Archive for August, 2011

Dr. F. C. S. Schiller on Evidence

Posted in Commentary with tags , , , , , , , , , , on August 26, 2011 by S. P.

Dr. F. C. S. Schiller (Image: Wikimedia Commons)

A mind unwilling to believe, or even undesirous to be instructed, our weightiest evidence must ever fail to impress. It will insist on taking the evidence in bits and rejecting them item by item. The man who announces his intention of waiting until a single absolutely conclusive bit of evidence turns up, is really a man not open to conviction, and if he be a logician he knows it. For modern logic had made it plain that single facts can never be “proved” except by their coherence in a system. But as all the facts come singly anyone who dismisses them one by one is destroying the conditions under which the conviction of new truth could ever arise in the mind.

— Dr. F. C. S. Schiller, “Proceedings of the Society for Psychical Research,” Vol. XVIII, p. 419, Society for Psychical Research, 1904.

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Test of Hypersonic Aircraft Fails over Pacific Ocean

Posted in Military, News, UAP/UFO with tags , , , , , , , , , on August 11, 2011 by S. P.

HTV-2 (Image: Wikimedia Commons)

Apparently the “alien technology transfer” some conspiracy theorists like to talk about isn’t working out so well for us:

http://latimesblogs.latimes.com/technology/2011/08/vandenberg-launch-hypersonic-vehicle-fails.html

A Thursday morning flight test of the Falcon Hypersonic Test Vehicle 2 (HTV-2) didn’t quite go as planned. The craft is designed to reach speeds of Mach 20, meaning twenty times the speed of sound. The flight on Thursday was planned for 30 minutes, but controllers lost telemetry 20 minutes into the flight. Don’t worry: they say it “likely” ditched itself into the Pacific Ocean.

Lizzie Borden Took an Axe…

Posted in History, Locations with tags , , , , , , , , , , , , , , , on August 4, 2011 by S. P.

The Borden House (Image: Wikimedia Commons)

August 4th, 1892, began as a typical day for the Borden household in Fall River, MA. The patriarch, Andrew Borden, departed the home in the morning for his normal routine of checking in at the bank where he was president and stopping by the post office. Meanwhile, his second wife, Abby, and his daughter from his first marriage, Elizabeth, went about the daily chores at home along with the family’s hired maid, 26-year old Bridget Sullivan. Elizabeth’s older sister, Emma, was not at home.

Around 10:45 am, Mr. Borden returned home. Claiming he felt ill, Andrew sat down for a nap on the sofa in the front room. Bridget Sullivan later testified that she was lying down in her third floor room when she heard Elizabeth around 11:00 am frantically calling out to her that someone had killed Elizabeth’s father. Rushing downstairs, Bridget saw Mr. Borden’s body slumped in the sofa as if he’d been sleeping. The left side of his face was a bloody pulp.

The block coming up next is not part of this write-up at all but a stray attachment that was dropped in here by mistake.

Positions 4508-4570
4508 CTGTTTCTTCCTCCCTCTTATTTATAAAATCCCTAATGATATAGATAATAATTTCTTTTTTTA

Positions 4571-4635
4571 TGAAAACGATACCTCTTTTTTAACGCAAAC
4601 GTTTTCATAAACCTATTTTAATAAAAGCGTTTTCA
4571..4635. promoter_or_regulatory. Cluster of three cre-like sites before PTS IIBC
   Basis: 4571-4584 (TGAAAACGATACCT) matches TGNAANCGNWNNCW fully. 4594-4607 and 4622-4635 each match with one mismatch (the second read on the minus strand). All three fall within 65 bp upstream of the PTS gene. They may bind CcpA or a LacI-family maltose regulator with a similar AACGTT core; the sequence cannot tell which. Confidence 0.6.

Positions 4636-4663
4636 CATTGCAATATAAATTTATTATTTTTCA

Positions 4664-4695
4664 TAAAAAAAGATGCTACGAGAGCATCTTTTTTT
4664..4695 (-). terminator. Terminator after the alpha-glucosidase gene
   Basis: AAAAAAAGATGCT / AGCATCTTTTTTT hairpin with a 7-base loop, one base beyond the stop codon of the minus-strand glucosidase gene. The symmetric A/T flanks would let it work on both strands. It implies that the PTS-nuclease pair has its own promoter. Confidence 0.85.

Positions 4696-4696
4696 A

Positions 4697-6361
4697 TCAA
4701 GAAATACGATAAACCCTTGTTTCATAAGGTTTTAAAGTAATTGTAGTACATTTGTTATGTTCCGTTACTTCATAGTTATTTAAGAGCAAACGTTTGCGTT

The body of Andrew Borden. (Image: Wikimedia Commons)

As neighbors tended to Elizabeth in the kitchen, Bridget made another grisly discovery. She found the body of Abby Borden slumped on the floor of the upstairs guest bedroom, likewise dead from blows to the head.

In the ensuing police investigation, it was discovered both Bordens died from hatchet blows to the head – 18 or 19 in the case of Abby and 11 for Andrew. Despite a heavily contaminated crime scene – it wasn’t secured until hours later – the police discovered a hatchet head broken off from its handle. The police assumed this was the murder weapon. With the crowds tramping through the house in the hours following the murders, most other physical evidence was destroyed.

Elizabeth told several varying and inconsistent stories to investigators regarding unknown mysterious persons. However, in the end, the police believed the circumstantial evidence pointed towards Elizabeth as the murderer. She was arrested on August 11th and tried at court in June 1893. With only weak circumstantial evidence and no witnesses, the jury acquitted Elizabeth on June 20, 1893.

Following the murders and trial, Elizabeth and Emma moved into another house in Falls River. In June 1905, the two had a falling out and Emma moved out. Both sisters died in 1927; Elizabeth on June 1st and Emma on June 10th. Neither ever married.

Rumors have swirled since immediately following the murders. It’s clear that following the death of the sisters’ biological mother, Sarah, in 1863, the Borden household was not a pleasant place for the sisters. Neither particularly liked their stepmother and by all accounts Andrew Borden was not a particularly cheerful fellow. While most believe Elizabeth was involved in the murders, many believe she didn’t act alone. Claims of incest and mentally handicapped illegitimate children still surface. We do know the Borden sisters were very upset with Andrew for giving property to relatives while providing them nothing. However, like so many similar murder cases, it’s likely that we’ll never know the full truth since those who did are now long since dead.